Upcycling on the Farm & Ranch

Jul 27, 2022

By Damon Carson

Damon Carson owns repurposedMATERIALS, a company that is helping industries across the U.S. consider if there are “repurpose-able” options for their used or obsolete materials before simply sending them to the dump.

Farms and ranches generate almost entirely biodegradable products. But that doesn’t mean that a lot of material waste doesn’t come from the agriculture industry.

The work of farms and ranches is intimately tied to the environment, and therefore those involved are typically very good stewards of their resources. But it doesn’t take a “tree hugger” to be concerned about how much trash is being produced in the United States today—about 292 million tons, according to the EPA. Picture a train 2,920,000 cars long, stretching nearly one-and-a-quarter times around the world, hauling off the nation’s waste.

Farmers and ranchers can play a big part in the management of waste. And they don’t have to undertake big measures to make a contribution to landfill diversion, nor to save money using “repurposed” resources.

At least one niche company is using ingenious ways to repurpose anything from farm materials to football turf, showing how to save money while also preventing unnecessary waste.

That company, repurposedMATERIALS, is helping industries across the nation reduce their environmental impact by finding a second life for a surprising number of items. Here are few of repurposedMATERIALS’ creative applications of used materials:

  • Aluminum stadium bleacher planks are repurposed for walkways and decks, or covers for patios
  • Shower doors become windows for a greenhouse
  • Polyiso insulation is used to keep buried water and sewer lines from freezing
  • Old basketball court floors and football field turf are used for floors, playgrounds and wall decorations

“We all have a part to play in protecting our environment,” said repurposedMATERIALS owner Damon Carson. “It makes sense environmentally and economically. Giving materials a second life keeps them out of the landfill, which can come with surprising cost savings.”

For half a century, the solution to the waste problem has been recycling. But recycling involves the reprocessing of materials. “That uses energy, another kind of waste. It’s expensive. And it’s inefficient,” Carson says.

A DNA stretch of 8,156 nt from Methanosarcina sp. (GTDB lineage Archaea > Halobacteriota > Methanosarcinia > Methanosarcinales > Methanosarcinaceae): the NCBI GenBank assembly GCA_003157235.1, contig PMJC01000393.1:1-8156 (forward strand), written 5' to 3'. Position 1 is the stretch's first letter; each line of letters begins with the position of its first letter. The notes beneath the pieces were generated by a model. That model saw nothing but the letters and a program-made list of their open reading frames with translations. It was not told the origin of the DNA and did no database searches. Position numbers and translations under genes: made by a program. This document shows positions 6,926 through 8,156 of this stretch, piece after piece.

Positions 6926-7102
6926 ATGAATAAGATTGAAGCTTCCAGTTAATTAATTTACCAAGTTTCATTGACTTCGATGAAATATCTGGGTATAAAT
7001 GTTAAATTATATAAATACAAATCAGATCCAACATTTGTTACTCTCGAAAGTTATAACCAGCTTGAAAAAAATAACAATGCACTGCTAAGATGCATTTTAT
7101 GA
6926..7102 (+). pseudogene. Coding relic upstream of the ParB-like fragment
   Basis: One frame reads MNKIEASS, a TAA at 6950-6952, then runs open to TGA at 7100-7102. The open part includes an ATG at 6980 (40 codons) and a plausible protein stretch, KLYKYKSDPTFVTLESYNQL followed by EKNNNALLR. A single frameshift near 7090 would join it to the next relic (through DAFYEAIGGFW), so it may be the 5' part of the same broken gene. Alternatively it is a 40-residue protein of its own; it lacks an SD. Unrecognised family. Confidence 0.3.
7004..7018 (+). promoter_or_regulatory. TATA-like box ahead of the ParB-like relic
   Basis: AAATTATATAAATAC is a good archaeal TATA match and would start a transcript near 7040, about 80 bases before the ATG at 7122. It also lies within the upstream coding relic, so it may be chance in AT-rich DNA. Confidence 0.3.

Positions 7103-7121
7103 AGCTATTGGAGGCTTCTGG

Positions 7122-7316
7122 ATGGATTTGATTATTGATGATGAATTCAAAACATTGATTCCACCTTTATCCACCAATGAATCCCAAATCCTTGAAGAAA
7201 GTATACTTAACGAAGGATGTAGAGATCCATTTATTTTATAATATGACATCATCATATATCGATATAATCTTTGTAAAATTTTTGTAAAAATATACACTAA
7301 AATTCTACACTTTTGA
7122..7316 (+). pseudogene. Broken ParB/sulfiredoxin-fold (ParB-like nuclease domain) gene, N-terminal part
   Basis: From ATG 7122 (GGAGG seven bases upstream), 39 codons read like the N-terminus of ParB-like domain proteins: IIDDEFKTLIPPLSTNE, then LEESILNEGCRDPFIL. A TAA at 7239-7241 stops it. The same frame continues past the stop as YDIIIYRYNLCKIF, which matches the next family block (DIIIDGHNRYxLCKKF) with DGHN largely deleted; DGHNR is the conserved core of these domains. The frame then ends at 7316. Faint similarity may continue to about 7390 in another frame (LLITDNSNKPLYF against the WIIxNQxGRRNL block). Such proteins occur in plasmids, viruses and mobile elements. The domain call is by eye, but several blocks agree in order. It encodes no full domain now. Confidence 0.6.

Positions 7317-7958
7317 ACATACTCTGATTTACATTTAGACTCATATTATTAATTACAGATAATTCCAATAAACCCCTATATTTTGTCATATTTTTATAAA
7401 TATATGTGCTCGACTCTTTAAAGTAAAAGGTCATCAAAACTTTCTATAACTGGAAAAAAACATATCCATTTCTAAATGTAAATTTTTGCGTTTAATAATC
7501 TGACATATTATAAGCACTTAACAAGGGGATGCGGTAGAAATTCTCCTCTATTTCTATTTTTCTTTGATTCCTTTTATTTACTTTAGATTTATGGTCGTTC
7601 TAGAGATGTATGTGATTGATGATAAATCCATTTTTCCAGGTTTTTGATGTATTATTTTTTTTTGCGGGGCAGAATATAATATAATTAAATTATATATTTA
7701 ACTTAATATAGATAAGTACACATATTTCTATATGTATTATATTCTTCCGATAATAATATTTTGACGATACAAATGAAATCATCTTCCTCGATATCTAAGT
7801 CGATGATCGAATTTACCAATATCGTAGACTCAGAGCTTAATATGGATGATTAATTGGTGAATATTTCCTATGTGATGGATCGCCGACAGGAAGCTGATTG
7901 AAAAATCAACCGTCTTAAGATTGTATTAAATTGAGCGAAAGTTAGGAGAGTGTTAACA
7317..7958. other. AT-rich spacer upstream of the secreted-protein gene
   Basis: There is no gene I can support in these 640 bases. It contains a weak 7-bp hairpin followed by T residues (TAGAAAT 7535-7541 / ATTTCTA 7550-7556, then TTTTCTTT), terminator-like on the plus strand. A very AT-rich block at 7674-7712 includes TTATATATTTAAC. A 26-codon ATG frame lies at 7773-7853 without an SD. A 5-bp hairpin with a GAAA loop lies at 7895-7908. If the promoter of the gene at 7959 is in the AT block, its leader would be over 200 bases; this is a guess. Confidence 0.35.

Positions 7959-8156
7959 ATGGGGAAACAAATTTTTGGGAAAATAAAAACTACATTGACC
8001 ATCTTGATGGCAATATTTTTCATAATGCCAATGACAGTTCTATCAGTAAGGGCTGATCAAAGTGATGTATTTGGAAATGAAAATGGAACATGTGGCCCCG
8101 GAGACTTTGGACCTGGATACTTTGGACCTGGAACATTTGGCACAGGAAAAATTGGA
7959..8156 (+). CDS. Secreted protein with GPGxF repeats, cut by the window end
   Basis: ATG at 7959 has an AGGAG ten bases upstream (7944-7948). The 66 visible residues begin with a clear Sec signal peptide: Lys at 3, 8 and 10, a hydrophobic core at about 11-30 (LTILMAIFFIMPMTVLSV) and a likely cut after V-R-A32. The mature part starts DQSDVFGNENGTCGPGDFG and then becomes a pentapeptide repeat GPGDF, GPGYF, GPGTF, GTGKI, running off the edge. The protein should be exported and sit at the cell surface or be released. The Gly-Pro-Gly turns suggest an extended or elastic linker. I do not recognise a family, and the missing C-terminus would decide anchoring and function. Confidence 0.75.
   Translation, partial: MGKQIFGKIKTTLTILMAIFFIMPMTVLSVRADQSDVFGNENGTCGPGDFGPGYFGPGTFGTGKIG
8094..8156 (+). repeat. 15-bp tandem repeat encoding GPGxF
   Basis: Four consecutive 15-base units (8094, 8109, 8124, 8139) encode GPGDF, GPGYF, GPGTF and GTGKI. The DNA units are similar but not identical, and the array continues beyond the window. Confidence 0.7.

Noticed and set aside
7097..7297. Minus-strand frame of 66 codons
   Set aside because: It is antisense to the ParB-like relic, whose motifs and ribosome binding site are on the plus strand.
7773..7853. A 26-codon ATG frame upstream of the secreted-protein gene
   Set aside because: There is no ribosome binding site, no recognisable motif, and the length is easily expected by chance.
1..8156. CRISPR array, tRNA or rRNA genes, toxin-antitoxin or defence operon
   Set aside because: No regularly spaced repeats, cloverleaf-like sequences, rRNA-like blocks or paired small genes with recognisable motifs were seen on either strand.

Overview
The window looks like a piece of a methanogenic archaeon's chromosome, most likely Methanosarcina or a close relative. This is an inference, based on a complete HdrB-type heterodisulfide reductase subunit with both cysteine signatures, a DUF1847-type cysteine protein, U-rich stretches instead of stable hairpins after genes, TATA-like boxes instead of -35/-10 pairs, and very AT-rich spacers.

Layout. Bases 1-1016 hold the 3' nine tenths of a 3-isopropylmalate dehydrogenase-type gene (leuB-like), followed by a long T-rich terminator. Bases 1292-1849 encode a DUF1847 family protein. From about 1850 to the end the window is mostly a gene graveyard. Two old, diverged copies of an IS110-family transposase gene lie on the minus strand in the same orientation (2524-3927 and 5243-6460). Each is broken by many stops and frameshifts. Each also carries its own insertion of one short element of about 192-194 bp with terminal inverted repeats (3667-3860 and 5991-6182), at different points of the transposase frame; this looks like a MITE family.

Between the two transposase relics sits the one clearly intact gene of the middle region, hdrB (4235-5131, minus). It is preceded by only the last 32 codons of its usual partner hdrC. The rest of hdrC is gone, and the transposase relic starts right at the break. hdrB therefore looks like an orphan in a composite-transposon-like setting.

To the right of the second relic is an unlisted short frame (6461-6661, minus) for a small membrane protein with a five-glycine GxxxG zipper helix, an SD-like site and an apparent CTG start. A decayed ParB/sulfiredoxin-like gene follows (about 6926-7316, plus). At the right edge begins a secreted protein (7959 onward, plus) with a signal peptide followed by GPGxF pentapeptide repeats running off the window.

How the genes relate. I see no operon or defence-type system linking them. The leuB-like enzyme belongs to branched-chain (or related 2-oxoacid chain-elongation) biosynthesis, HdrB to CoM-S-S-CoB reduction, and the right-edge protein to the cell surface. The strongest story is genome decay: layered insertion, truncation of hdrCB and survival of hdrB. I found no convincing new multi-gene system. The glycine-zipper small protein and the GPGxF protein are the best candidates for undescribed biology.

For those reasons, he says recycling ranks just above “waste-to-energy” (i.e., burning) on the waste hierarchy. Recycling keeps a portion of the junk out of the landfill, but is there some way to reduce industrial waste more efficiently? Carson believes the answer is “yes,” and the solution is not recycling but instead “repurposing.” Rather than melting, shredding, chipping or grinding—the recycling process—his repurposedMATERIALS finds new uses for materials in their current form.

“If something is obsolete to the primary user, that doesn’t mean it doesn’t have value somewhere,” Carson says. “If you find yourself saying ‘I can’t use this. What am I going to do with it?’ that’s where we come in.”

Some of the top repurposers are farmers and ranchers, Carson shares. “Cowboy ingenuity” lends itself readily to finding new uses for previously used products.

Pictured is mining conveyor belting “repurposed” as a deflector on a no-till planter. Carson says farmers are some of the top “repurposers” giving second-life to materials to keep them out of landfills.

“A great example of repurposing is the use of concrete railroad ties for low-water bridges,” Carson said. “Laid parallel to the flow of water, they won’t move because they weigh 800 pounds apiece.”

Some other farm and ranch repurposing examples include:

  • Retired mining conveyor belts are used for everything from wind breaks to fences across water gaps; slings under cattle during hoof trimming to corridor liners in corrals
  • Used billboard canvases make for good shade awnings, hay tarps and ditch liners
  • Big machinery tires, sliced in half, with the hole filled with cement make cattle water tanks that will last for decades
  • Road guardrails are used for fencing

Carson challenges farmers and ranchers to consider if there are “repurpose-able” options for their used or obsolete materials before simply sending them to the dump.

Proud of what his company has been able to accomplish, Carson believes repurposing is at the intersection of affordability and sustainability. For the one getting rid of waste, there may be a savings beyond just paying to dispose of the material. And for the one utilizing repurposed material over a primary-purpose product, there is typically a savings of 50 to 75%, he reports.

“We adhere to the belief, ‘It is not waste until it is wasted,’” he says. “If you can avoid paying for disposal and you can keep it out of the landfill, it’s a win-win.”

Learn more about Carson’s business at